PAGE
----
And throwing out two numbers back to back is meant to draw a comparison, which I found wrong to use in this case. A better comparison would be against post docs, or adjunct faculty. Of course, in either case there is the fact that grads don’t pay tuition, so still not a great comparison. We are paid far better than many other universities, and about average for a school of our caliber. And yes, administrators make hundreds of thousands of dollars, but at the end of the day, those highest paid admins only account for a drop in the bucket. This university has people from all sides asking for more, from falling apart dorms to better grad or other worker benefits, to more funding lines for better faculty. So yes, each and every request for more money has to be carefully weighed.

        I’m not applauding them for being authoritarian, I’m applauding them for diminishing the role of faculty in university governance. And Cornell can defend its own actions regarding their own bylaws, I’m sure they have every legal justification in the book. I freely admit my emotional response to seeing a bunch of ticked off faculty overrides my logical opposition to the way CCB was formed. Definitely a bad precedent, and should be questioned. What I find inconsistent here is putting graduate student unionization in the same article as faculty having their power eroded. It would be like writing about how Cornell doesn’t seem to meet financial need of all students, and then in the same article complain that VP level administrators are only getting a 1% raise this year.

  2. This tirade against Cornell is ridiculous. By the logic of the article, we should just never go outside ever, because with over 30,000 fatal automobile accidents annually, there is a risk someone could die.

  3. There is little doubt in my mind that most Universities waste millions of dollars. Establishing concentrations in ethnic or gender studies and hiring diversity czars are prime examples. Nevertheless, if this commentator hates Cornell so much, perhaps he should enroll elsewhere. Students who spend 4 years in Ithaca think they know all the answers, but generally do not know shit.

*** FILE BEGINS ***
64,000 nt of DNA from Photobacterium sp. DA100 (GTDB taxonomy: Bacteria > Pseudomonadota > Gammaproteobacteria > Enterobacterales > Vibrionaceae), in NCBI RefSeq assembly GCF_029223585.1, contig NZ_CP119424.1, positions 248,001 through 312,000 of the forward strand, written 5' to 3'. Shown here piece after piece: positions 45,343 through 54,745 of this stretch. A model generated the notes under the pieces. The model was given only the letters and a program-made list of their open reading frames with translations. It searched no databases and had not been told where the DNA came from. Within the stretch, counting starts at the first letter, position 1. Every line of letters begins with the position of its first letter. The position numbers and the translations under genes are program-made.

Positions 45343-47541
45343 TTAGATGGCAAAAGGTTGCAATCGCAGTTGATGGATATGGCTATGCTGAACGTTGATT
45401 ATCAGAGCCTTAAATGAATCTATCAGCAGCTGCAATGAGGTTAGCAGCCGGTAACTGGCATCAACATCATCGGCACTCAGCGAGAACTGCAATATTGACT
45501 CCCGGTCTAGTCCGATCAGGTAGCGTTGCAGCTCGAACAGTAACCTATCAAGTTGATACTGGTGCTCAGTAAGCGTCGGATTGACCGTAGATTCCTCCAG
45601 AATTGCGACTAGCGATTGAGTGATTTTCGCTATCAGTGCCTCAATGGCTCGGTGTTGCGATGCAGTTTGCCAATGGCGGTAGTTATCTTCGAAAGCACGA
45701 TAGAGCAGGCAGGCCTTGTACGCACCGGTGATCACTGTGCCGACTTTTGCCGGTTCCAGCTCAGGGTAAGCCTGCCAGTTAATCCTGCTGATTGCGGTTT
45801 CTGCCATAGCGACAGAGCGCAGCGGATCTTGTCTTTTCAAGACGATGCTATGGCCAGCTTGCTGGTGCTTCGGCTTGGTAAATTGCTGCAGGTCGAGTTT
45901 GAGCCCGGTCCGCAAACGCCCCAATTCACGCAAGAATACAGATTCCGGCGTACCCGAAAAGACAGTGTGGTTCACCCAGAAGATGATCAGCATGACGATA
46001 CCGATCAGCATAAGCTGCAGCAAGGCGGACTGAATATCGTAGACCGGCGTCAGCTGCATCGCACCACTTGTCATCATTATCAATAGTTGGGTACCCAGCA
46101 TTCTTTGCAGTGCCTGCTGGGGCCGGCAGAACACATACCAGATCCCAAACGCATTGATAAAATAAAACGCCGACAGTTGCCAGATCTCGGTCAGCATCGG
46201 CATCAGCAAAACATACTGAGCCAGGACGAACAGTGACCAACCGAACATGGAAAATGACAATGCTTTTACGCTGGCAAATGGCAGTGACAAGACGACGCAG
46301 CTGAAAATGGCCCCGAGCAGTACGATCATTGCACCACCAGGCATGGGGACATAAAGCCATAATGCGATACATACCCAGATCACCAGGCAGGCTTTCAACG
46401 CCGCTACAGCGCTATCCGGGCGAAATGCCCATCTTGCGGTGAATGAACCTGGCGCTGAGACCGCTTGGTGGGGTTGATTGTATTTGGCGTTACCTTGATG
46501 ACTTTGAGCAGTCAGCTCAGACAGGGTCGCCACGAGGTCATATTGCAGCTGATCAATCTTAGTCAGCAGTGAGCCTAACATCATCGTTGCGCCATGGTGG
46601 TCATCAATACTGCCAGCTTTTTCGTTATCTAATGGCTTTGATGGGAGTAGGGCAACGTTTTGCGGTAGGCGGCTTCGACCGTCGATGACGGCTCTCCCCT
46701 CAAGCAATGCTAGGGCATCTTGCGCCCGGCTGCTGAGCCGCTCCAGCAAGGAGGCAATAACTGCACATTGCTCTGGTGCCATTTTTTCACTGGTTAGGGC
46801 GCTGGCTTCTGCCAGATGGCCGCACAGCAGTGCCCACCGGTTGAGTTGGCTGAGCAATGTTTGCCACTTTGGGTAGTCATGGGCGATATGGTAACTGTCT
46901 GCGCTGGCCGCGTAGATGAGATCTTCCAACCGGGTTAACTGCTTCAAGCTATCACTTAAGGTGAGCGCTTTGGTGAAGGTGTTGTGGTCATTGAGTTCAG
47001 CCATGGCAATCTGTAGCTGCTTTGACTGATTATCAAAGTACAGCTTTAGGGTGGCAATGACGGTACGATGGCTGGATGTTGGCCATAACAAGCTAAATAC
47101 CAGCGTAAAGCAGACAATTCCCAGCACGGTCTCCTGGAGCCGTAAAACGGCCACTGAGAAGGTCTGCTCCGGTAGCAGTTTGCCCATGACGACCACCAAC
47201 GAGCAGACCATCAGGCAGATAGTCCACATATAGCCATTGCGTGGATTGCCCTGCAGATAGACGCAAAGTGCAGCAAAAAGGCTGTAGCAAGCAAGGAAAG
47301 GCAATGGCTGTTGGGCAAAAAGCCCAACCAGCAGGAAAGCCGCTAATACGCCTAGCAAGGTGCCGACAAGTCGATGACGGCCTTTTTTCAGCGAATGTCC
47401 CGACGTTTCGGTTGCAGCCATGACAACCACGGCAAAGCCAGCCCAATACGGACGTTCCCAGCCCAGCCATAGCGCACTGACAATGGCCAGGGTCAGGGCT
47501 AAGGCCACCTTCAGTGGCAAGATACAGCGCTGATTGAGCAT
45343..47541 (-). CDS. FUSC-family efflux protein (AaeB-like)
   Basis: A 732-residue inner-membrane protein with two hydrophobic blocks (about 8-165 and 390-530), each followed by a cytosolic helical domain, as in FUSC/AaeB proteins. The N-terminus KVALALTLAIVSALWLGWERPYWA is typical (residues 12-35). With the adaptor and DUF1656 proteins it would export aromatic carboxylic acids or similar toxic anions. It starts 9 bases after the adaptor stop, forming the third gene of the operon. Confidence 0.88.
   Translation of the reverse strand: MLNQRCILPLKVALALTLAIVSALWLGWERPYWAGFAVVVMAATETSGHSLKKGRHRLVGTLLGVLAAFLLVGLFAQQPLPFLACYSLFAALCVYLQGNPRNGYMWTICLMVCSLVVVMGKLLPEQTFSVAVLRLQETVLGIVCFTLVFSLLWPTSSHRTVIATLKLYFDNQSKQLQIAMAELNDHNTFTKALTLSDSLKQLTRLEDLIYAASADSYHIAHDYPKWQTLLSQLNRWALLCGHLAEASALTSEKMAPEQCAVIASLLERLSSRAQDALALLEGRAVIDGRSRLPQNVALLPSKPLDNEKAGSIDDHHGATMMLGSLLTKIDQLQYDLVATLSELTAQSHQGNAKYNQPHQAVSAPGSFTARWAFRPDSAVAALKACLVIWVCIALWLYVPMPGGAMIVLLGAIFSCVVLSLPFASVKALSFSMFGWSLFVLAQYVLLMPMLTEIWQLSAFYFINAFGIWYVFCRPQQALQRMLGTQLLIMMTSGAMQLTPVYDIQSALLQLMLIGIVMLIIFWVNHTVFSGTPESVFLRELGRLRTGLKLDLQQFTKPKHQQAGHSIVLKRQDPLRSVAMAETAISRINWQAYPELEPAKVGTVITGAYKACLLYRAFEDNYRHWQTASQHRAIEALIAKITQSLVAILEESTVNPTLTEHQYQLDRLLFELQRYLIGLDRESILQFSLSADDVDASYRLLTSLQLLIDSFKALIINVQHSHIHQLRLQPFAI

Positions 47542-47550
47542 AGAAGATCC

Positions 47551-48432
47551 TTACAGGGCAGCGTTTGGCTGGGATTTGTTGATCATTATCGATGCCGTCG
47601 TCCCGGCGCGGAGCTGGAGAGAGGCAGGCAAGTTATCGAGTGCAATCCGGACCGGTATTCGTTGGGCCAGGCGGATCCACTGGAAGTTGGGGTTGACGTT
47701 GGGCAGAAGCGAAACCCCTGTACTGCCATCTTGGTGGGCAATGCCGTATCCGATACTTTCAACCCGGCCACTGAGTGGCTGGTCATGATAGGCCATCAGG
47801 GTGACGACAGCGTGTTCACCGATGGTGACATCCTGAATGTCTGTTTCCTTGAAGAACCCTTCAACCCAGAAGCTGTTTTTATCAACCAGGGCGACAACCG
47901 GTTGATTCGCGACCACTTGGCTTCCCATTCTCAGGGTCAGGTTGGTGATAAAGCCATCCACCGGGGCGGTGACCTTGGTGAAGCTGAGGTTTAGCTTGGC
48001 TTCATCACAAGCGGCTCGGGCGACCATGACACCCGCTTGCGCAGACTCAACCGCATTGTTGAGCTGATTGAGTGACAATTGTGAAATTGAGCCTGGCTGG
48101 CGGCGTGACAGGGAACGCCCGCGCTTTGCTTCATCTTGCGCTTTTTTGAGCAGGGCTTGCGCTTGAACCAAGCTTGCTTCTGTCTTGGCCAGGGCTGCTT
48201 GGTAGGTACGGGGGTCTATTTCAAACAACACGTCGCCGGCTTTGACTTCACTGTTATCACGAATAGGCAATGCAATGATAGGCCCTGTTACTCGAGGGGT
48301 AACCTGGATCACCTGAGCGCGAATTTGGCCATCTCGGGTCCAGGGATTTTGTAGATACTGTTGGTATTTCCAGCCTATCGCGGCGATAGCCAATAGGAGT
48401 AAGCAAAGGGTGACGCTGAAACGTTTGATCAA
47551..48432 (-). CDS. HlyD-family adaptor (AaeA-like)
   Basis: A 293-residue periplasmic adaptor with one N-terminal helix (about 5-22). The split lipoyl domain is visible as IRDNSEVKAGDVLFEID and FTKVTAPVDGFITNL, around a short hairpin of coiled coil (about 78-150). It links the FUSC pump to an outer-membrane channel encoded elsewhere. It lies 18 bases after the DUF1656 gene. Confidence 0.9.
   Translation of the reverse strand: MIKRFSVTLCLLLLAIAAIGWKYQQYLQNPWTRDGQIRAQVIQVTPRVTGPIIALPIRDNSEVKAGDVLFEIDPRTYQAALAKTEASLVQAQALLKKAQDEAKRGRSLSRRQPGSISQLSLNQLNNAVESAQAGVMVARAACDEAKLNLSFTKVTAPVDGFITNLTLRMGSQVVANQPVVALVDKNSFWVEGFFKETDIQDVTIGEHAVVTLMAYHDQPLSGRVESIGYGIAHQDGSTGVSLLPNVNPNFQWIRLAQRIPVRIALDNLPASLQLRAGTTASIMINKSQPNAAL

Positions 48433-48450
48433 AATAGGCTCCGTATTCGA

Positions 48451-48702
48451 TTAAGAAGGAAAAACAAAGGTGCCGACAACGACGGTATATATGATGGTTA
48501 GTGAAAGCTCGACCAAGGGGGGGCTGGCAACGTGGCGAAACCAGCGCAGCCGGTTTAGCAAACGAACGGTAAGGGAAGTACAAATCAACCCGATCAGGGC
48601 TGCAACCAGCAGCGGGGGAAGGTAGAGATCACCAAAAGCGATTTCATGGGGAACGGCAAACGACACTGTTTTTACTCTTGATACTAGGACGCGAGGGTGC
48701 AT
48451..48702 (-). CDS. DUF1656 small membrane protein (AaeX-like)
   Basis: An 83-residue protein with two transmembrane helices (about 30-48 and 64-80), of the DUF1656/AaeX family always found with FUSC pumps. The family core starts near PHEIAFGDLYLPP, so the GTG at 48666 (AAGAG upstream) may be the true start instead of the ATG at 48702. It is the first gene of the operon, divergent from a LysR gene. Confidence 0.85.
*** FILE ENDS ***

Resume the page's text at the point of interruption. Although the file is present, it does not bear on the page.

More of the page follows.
4. This tirade is absolutely embarrassing–I’m shocked that someone about to enter the working world would attach his name to this. I’m not here to argue with you general thesis–that would never end–but to point out that some of your details regarding CGSU and its aims are incorrect, and this subverts your message. We grad students do have health insurance, a pretty good plan at that; we do get worker’s comp in situations when we’re injured doing university work–this whole thing stems from one incident a few years ago, most of my friends in the life and physical sciences shudder to think that we need more safety precautions; and, $25,780 is the minimum stipend for humanities students–the majority of grad students make more, up to around $31,000 / year.

    • Hey BioGrad, hope you don’t actually get hurt while you’re doing your work. Fact is workers comp benefits are hellalow and only apply in hardly any situations. And no — it’s not all about one case from 2014 — the mgmt likes to say that to make it seem like the issue is resolved, it isn’t. Most of your time you’re producing intellectual property that the university owns and yet they still claim they have no obligation to cover you under even basic workers compensation programs. Serious injuries are very rare, hopefully we never have another one. But if it happens to you, you’d better believe you’re going to want better coverage than what’s available

  5. Geez, stop crying about cold weather. I’m coming from Eastern Europe, and such thing as “closing school because it is cold” was never heard of. Not to mention that not every family can afford a car for their kid, not to mention a Range Rover (what half of this school drives). Really, stop being such a sissy and walk few hundred feet to class.

    It’s very understandable for NYC schools or suburban community colleges to close because 90% of students commute either by highway or urban transportation system. So, when, i.e. subway, closess – it’s done. Cornell is a totally different story, because majority of the students live within a mile of campus. You think one mile is far? I walk from the commons every day, I walked to Cornell and back on the snow day, and I would do it again. It was fun.

    Man up people…

  6. I’m still trying to figure out when the temperatures fell below -30F. The weather records for Ithaca give the record low for January as -25F (set in 1957) and February also as -25F (set in 1961). I walk to and from campus every day (more than a mile each way) and have never felt imperiled by cold. I do own a warm hat and mittens, though.